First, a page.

Several years ago I was in a gym equipment store buying a cross trainer, and spotted a strange looking machine lying on the floor near the cash register. I asked the assistant what it was: “That’s a whole body vibrating machine,” he responded, “It’s really good for you. Great exercise.” He had me stand on it, hold the railings, and next thing I know, I’m shaking away. It felt great, actually, but come on…this is health inducing? I’m passively standing there being shaken! I laughed, and walked away.
Imagine my surprise then when I started to see bits and pieces in the lay press supporting its use. A lesson, yet again, in working to keep an open mind! And then yesterday, I came across a paper in the International Journal of Molecular Sciences, attesting to the fact that the literature is filled with studies proving that indeed, whole body vibration (WBV) is as healthy and anti-inflammatory as the assistant at the gym store had said!
In this case, researchers from Ohio State and Augusta Universities looked at its use in treating diabetes and diabetes-related inflammation.[i] However, the article does state that this is likely to also apply to those with cardiovascular diseases and other inflammation-related illness as well. (After all, as my old mentor used to say, “Inflammation is inflammation.”)
According to an article I found on World Health Net:
“Small waves of energy are sent throughout the entire body as the machine vibrates, and these small waves of energy force the muscles to relax and contract a couple of times per minute. Proponents of this therapy claim that these vibrations help to reduce back pain, protect against bone loss, improve overall strength, and improve balance in older adults who are not able to sustain long periods of conventional exercise. his form of therapy is thought to benefit the whole body, and it is commonly used as a preventive treatment and rehabilitation tool for those with sarcopenia as well as being used for those with osteoporosis, chronic back pain, and to improve muscle strength and muscle soreness. A recent study published in Frontiers in Neurology found that long term use of whole body vibration therapy led to significant improvement in gait and balance of older adults as well as improved walking performance in stroke patients and in older adults with osteoarthritis.”[ii]
The authors of today’s paper call whole body vibration an exercise “mimetic” – that is, it actually mimics the effects of exercise in the body, thereby decreasing, “…the inflammatory response and can reverse many symptoms of type II diabetes mellitus…It also significantly improves glucose metabolism…” It also apparently improves “hepatic lipid content,” meaning fatty liver. These scientists used a mouse model to try to figure out the mechanism of action. The animals, with diabetes, were subjected to WBV for 20 minutes per day, 7 days a week, for 4 weeks. Their inflammation was measured in blood samples, and their microbiomes were also analyzed. They found that the WBV reduced inflammation by reducing pro-inflammatory cells and elevating regulatory ones. More than that, the microbiome was indeed positively altered by a “massive increase” in Alistipes, which are in the Bacteroidia family, and are ordinarily present in small amounts in weaned mice. They are big SCFA producers, including butyrate, which as you know from previous posts, are highly anti-inflammatory and capable of “reversing adverse effects of a high-fat diet.” Liver function was highly improved in the animals as well.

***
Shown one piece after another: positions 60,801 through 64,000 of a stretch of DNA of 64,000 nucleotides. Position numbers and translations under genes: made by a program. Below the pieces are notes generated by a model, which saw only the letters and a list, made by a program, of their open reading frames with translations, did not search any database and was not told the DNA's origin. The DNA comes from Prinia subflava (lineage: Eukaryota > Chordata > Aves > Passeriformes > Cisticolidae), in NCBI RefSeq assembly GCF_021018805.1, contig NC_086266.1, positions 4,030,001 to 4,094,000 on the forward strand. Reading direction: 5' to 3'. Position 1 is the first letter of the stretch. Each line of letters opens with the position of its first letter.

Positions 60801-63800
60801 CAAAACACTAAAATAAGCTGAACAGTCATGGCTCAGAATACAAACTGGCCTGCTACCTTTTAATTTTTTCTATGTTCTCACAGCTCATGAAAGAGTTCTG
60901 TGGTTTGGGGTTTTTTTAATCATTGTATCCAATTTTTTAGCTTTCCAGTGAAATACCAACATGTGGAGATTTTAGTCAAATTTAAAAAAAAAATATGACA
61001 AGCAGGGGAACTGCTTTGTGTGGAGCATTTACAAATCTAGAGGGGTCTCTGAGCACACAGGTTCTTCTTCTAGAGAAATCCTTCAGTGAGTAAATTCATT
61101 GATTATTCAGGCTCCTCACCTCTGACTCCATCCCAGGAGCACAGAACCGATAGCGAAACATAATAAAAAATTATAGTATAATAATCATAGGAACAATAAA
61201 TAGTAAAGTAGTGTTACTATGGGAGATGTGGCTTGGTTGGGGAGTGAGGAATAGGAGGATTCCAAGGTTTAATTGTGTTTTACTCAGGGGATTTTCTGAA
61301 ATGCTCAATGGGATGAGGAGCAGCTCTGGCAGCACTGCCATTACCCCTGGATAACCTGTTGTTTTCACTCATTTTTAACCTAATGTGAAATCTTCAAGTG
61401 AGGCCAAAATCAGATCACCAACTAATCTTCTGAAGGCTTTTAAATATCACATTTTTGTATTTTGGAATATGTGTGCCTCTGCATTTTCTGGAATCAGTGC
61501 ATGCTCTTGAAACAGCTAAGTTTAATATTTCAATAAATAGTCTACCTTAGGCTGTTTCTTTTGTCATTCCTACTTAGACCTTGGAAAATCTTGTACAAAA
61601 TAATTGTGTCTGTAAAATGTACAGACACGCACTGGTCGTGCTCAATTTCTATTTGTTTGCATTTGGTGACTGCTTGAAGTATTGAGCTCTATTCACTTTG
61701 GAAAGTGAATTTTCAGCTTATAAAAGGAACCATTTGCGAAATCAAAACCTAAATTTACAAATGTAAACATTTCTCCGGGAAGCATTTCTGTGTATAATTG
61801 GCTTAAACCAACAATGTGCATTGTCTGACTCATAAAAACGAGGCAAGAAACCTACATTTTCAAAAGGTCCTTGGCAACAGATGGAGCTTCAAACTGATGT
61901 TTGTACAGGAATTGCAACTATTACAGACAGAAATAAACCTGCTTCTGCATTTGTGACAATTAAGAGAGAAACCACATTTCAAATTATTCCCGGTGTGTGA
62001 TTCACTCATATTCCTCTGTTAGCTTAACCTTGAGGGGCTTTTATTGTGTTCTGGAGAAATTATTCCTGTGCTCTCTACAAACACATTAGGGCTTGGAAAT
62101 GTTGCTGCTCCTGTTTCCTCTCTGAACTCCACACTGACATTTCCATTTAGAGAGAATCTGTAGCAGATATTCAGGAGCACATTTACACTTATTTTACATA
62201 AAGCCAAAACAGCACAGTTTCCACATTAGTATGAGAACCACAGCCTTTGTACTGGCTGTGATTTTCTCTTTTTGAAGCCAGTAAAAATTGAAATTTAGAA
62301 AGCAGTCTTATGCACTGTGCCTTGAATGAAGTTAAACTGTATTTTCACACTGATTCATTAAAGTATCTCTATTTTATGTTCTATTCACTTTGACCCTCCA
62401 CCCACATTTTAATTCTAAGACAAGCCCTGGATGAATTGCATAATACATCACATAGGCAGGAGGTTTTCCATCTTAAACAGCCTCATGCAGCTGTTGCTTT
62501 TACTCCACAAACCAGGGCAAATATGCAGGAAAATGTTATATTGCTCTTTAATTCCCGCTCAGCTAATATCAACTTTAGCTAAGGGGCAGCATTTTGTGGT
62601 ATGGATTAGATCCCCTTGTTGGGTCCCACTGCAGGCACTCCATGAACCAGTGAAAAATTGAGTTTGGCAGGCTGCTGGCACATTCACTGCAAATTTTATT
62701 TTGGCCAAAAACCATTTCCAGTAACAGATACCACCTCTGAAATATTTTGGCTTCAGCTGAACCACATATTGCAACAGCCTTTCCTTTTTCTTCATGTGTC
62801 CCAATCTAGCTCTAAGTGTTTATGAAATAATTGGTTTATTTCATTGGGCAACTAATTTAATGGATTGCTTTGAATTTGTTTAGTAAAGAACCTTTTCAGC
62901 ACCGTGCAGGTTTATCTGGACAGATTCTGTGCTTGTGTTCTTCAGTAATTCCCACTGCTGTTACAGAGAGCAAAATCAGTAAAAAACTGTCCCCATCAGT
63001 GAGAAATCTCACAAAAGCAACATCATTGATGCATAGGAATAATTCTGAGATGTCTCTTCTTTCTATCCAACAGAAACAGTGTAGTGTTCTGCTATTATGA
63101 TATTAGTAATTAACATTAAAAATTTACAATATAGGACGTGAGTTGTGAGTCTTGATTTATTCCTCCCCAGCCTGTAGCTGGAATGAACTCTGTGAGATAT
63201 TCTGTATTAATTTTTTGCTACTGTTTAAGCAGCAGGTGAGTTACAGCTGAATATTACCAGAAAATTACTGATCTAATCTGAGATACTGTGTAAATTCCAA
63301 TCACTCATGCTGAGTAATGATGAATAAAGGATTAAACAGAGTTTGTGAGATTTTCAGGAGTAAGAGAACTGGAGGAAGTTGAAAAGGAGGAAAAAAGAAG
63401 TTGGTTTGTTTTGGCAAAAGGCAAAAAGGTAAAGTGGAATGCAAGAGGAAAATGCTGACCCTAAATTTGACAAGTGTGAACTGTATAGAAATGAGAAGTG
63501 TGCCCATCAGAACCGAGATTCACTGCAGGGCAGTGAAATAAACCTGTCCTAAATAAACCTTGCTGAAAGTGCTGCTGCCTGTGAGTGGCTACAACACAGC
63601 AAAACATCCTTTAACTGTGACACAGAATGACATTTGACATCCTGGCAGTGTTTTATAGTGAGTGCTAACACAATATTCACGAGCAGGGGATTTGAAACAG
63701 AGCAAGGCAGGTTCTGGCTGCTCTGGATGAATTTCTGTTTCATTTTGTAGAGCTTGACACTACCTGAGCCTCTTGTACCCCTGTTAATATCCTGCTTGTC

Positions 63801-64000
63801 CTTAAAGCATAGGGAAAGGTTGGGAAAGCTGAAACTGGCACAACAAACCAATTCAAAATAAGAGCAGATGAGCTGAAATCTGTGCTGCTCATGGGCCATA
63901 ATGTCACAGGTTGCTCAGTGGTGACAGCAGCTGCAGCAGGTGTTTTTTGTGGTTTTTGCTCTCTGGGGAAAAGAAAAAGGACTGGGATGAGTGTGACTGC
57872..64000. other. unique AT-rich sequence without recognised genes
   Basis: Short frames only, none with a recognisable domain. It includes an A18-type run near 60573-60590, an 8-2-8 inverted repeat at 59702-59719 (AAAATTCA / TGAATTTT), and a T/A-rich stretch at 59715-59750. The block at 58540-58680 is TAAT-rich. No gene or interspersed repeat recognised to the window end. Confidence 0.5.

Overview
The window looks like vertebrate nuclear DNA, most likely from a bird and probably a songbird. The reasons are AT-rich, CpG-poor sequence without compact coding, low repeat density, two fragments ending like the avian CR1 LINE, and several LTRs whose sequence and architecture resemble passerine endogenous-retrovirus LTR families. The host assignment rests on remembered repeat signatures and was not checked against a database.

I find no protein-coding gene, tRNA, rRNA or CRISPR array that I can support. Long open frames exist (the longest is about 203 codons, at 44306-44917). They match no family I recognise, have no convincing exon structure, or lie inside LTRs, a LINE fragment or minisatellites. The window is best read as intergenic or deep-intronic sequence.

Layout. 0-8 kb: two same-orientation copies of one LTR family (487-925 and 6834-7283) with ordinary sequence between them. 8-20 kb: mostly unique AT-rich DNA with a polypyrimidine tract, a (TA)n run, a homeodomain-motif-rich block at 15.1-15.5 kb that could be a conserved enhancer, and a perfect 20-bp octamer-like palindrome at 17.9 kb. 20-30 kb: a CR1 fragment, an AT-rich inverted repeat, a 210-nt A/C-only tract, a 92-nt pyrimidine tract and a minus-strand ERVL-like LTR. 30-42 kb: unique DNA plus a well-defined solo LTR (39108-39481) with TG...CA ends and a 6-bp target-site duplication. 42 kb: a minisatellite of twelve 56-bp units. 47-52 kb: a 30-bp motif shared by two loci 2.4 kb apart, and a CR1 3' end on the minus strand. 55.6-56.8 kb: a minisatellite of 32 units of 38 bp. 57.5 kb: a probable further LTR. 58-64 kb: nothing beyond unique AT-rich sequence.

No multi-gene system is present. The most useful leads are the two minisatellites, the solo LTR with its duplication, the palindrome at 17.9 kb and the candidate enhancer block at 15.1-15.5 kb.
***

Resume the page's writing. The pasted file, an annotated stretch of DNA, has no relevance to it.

From their conclusion: “Sustained inflammation underpins a wide range of diseases from cardiovascular and metabolic dysfunction (e.g., cardiorenal diseases, diabetes), cognitive impairment (e.g., dementia) to several levels of neoplastic-dysplastic transformations (e.g., cancer). These current findings support the notion that WBV has the potential to alter the microbiota in a way that triggers innate and mucosal immunity to produce anti-inflammatory responses, down-regulating the hyper-inflammatory state and reversing the adverse consequences.”
I had a peek and the machines are not outrageously expensive. Highly rated ones on Amazon, with safety handles, seem to be between $300 and $350.
Were money not quite so tight at the moment, well…I’d be shaking my booty in the near future. 🙂
[i] Yu, JC, Hale, VL, Khodadadi, H, Baban, B. Whole body vibration-induced omental macrophage polarization and fecal microbiota modification in a murine model. International Journal of Molecular Sciences. 2020;29(13), 3125. https://doi.org/10.3390/ijms20133125
Category: Altzheimers, Bacterial Microbiome, Cardiovascular Disease, Metabolic Syndrome, non-alcoholic fatty liverTags: Alzheimers, bacterialmicrobiome, cancer, cardiovasculardisease, dementia, Diabetes, gutbacteria, health, inflammation, metabolicsyndrome, microbes, microbiome